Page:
When someone does something extraordinary or ‘above and beyond,’ they like to be acknowledged for that accomplishment. I guess it’s human nature. Having said that, there are times when it goes too far.
If you have been in law enforcement long enough, you have probably been in the news for something. It may be for solving a case or volunteer work in your community. You may have been promoted and the department has the local news do a story on your promotion.
I don’t see anything wrong with that. It’s great PR for the department and will, most likely, help with community relations. Stories of officers volunteering in their communities can certainly bridge gaps which may exist within their area.
Unfortunately, all too often, people get caught-up in their own perceived celebrity.
Their head swells and being the center of attention becomes their drug. Like an addict needs a needle, the show-off needs an audience. They love to see their own name in print. They may be in a position to put themselves out there as well (like the chief, for example).
I call them, ‘Camera-Hogs.’
The Camera-Hog will take advantage of every opportunity to put their face or name out on social media or in a press release. I’m not including the department’s public information officer (PIO); that is their job.
The ones I refer to are those who go out of their way to make sure they are noticed. They will make every effort to put themselves right in front of the cameras. These attention seekers are doing the job for the wrong reasons.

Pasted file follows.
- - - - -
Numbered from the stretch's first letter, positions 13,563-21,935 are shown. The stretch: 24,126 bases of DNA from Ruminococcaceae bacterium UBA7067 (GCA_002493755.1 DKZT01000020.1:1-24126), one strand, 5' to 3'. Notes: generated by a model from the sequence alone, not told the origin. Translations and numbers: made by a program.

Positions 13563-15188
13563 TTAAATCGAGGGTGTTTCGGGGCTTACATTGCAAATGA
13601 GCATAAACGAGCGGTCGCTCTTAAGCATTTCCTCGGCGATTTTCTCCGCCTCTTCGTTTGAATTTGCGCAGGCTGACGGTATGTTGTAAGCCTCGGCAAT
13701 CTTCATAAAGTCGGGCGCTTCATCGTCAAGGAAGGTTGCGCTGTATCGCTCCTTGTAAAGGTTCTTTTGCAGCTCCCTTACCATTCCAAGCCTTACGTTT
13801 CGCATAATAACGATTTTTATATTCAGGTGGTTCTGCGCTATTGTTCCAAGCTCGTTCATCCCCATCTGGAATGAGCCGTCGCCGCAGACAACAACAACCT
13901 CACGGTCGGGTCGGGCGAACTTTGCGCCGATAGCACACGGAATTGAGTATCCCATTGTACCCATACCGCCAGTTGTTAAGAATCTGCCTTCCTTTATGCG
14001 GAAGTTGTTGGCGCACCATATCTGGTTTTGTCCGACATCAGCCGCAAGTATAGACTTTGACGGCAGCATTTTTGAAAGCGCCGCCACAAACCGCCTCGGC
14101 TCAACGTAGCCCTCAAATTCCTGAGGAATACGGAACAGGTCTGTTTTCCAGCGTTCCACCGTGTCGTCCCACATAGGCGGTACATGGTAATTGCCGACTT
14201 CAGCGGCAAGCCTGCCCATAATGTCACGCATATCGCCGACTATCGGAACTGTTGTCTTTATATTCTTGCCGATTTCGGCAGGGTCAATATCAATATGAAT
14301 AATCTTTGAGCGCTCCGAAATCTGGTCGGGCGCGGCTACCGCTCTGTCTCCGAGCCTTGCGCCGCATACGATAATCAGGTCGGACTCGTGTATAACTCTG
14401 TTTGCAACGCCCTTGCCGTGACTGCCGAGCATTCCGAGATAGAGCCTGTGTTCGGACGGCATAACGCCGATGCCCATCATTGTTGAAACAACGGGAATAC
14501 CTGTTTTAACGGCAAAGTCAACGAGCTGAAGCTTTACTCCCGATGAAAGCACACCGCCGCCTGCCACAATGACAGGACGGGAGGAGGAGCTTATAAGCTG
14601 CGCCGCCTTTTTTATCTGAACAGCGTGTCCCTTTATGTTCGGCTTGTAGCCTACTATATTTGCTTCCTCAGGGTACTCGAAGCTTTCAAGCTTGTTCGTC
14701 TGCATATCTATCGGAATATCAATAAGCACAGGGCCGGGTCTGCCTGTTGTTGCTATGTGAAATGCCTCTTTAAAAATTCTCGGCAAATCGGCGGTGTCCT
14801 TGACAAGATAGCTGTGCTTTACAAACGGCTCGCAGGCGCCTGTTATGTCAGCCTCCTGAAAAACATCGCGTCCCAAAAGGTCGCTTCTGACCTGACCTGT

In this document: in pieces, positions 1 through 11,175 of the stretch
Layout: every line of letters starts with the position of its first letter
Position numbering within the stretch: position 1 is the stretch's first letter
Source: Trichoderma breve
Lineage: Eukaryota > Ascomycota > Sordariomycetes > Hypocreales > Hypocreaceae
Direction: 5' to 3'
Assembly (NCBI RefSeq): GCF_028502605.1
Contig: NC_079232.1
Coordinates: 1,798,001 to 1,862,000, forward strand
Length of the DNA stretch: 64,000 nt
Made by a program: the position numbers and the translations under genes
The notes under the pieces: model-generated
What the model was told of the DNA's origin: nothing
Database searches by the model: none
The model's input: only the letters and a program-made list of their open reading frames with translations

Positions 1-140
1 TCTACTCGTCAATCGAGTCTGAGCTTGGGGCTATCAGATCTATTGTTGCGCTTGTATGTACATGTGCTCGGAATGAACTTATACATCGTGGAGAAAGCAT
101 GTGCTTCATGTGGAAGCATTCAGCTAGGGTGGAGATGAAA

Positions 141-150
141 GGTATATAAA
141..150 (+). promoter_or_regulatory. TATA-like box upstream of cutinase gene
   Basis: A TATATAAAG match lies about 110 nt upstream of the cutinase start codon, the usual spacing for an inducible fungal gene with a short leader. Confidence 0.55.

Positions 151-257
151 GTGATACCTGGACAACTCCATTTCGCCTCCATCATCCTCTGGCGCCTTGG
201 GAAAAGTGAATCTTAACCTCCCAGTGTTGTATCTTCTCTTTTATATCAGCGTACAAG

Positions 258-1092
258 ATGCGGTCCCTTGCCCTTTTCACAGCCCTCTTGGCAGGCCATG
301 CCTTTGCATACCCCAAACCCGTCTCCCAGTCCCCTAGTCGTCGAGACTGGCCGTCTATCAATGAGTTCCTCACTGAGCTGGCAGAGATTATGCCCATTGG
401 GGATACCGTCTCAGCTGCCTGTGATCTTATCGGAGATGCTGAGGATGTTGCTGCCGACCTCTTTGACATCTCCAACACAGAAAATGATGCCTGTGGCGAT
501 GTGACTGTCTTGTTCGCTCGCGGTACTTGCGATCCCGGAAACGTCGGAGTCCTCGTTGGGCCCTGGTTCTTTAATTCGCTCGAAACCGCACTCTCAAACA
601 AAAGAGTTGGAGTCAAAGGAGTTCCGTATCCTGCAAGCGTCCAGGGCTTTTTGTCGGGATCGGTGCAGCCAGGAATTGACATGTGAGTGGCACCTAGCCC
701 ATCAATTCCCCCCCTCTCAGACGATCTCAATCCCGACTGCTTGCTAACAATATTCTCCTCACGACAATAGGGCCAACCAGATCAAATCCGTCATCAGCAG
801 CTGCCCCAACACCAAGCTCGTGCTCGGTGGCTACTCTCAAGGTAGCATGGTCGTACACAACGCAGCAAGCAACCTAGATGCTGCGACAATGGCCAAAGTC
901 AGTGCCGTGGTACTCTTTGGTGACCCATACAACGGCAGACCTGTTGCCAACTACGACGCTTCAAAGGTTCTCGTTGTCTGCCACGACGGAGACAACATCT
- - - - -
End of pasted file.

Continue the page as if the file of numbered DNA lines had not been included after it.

You shouldn’t be doing this job for fortune and fame.
If some notoriety comes your way then take it graciously. Be professional – ‘run the bases, but don’t watch the ball leave the park.’ Stay humble and carry on with the mission at hand. You and your family can be proud of that.
In this day and age, cameras and video are EVERYWHERE.
There is an above-average chance you will eventually make the news – good or bad. The internet probably has more information on you than you realize. I can search my name and numerous articles will appear for things I have been involved in during my career.
When you get recognized, stay grounded. Don’t let your ‘15 minutes’ turn you into a prima-donna. Stop looking over your shoulder for a pat on the back. You are missing what’s right in front of you: reality.
Now, don’t get me wrong.
Be proud if you did something amazing. You deserve it. But, don’t chase the headlines. Always do the right thing, even when nobody is looking. That’s called integrity, my friends.
You don’t need to see your name on the marquee to know you are a star.
“Above all, it’s about going home at the end of the shift … “
We couldn’t agree more.
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